FORSYTH COUNTY, N.C. — A federal judge this morning ruled that Forsyth County commissioners can return to their former policy of allowing sectarian prayer before meetings but also told the commissioners to modify their policy to ensure that it doesn’t discriminate, according to the Winston-Salem Journal.
The decision by U.S. District Judge James A. Beaty Jr. came after he heard oral arguments for both parties in a Winston-Salem federal courtroom.
The hearing lasted less than an hour.
Forsyth County had asked the court in June to dissolve the 2010 injunction that barred it from practicing its policy of allowing clergy to deliver sectarian prayers before meetings.
The county made the request after the U.S. Supreme Court ruled in a 5-4 decision that the town of Greece, N.Y., did not violate the U.S. Constitution by allowing ministers to deliver Christian prayers at meetings, because the town had an inclusive policy.
Beaty ruled that the U.S. Supreme Court essentially previous judicial decisions that had ruled that sectarian prayers were prohibited.
Forsyth County had argued that the Supreme Court ruling applied because the county had a similar policy.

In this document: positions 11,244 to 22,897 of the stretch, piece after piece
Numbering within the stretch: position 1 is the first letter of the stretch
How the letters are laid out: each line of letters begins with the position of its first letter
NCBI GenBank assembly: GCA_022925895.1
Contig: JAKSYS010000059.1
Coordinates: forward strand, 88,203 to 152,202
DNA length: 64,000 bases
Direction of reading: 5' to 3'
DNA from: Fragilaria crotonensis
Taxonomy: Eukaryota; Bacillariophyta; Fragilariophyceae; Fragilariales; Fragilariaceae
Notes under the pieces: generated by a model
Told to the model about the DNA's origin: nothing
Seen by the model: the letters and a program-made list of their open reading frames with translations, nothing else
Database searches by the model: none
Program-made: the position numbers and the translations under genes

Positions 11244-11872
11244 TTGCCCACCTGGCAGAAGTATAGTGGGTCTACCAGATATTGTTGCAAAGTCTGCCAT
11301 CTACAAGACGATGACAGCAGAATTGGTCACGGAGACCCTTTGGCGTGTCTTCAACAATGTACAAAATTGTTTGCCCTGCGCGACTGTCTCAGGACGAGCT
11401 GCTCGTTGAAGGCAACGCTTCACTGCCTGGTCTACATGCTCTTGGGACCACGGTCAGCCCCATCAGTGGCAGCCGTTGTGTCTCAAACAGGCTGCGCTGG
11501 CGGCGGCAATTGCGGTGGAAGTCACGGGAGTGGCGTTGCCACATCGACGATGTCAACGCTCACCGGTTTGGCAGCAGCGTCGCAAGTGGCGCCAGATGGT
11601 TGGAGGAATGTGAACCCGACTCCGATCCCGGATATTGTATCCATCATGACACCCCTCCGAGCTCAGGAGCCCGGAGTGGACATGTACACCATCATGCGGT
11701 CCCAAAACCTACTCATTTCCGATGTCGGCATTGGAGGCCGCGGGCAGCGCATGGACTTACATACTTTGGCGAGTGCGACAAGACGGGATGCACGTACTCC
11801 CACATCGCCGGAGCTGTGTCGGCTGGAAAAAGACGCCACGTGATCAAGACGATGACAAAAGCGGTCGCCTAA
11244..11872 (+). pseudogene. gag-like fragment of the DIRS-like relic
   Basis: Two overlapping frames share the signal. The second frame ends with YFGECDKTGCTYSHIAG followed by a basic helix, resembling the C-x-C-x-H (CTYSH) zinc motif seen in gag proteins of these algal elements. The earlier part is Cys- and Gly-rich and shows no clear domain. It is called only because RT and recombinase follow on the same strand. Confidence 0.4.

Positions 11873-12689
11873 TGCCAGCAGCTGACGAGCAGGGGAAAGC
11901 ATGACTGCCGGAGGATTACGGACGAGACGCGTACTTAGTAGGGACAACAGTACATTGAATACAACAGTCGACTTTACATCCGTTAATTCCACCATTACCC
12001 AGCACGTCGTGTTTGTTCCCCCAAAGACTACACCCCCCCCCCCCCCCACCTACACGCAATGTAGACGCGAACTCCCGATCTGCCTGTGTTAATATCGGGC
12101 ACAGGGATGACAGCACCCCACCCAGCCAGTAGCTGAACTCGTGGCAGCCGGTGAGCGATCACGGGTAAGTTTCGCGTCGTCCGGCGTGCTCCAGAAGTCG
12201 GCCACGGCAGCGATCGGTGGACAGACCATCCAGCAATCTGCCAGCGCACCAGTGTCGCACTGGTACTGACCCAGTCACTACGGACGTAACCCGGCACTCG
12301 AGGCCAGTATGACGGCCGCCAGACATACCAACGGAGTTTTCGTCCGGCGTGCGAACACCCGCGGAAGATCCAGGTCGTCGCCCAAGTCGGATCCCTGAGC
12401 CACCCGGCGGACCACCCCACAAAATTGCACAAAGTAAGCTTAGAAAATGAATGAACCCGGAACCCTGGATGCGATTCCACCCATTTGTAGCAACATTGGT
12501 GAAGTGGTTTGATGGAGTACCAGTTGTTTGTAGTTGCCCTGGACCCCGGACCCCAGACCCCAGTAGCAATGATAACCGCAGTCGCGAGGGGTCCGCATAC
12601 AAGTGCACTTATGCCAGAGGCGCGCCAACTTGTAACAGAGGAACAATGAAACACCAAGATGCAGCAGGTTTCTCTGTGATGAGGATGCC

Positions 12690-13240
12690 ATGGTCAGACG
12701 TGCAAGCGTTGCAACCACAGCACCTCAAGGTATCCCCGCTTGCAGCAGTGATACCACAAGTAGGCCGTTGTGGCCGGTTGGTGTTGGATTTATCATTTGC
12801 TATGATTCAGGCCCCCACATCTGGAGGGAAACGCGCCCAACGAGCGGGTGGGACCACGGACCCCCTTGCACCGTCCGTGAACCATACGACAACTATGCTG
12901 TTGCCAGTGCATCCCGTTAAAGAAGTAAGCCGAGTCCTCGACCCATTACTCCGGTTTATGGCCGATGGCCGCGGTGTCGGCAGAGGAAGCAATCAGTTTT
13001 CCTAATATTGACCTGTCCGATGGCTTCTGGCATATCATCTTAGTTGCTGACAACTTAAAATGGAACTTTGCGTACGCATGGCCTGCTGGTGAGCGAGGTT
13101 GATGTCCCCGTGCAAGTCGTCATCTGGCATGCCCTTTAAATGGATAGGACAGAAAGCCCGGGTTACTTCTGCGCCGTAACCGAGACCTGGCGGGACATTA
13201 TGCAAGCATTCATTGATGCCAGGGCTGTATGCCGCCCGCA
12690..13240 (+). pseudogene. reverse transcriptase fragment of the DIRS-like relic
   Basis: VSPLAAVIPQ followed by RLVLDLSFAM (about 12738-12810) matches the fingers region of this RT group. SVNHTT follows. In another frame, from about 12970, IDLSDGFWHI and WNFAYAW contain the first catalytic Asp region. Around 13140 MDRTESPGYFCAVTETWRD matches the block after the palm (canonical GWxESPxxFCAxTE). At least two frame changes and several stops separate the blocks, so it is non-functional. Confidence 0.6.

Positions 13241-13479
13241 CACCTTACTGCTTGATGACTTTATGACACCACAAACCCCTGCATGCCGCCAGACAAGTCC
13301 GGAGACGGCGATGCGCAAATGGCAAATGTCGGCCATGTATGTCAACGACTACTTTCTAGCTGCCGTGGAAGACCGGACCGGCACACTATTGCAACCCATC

Chris Brook of the ACLU for North Carolina, who represented the plaintiffs, argued that Forsyth County’s policy was discriminatory and that the county is only entitled to a modification of the injunction. Attorneys for Forsyth County and the Alliance Defending Freedom, the group assisting Forsyth County, argued this morning that the county’s policy is proactively inclusive and that the injunction should be lifted.
Gloria Whisenhunt, vice chairwoman of the Forsyth County Board of Commissioners, was happy after the ruling.
“It was a long battle but it was worth it,” she said.
Janet Joyner, one of the plaintiffs, said she was glad that the court ordered Forsyth County to make changes in its policy to ensure that it is nondiscriminatory.
“I’m very glad to see that the court has warned the county that the commissioners’ policy should be inclusive and reflective of diversity as the Greece, N.Y., policy is, which (Forsyth County’s policy) is not,” she said.
— Michael Hennessey (@mhennesseynews) November 20, 2014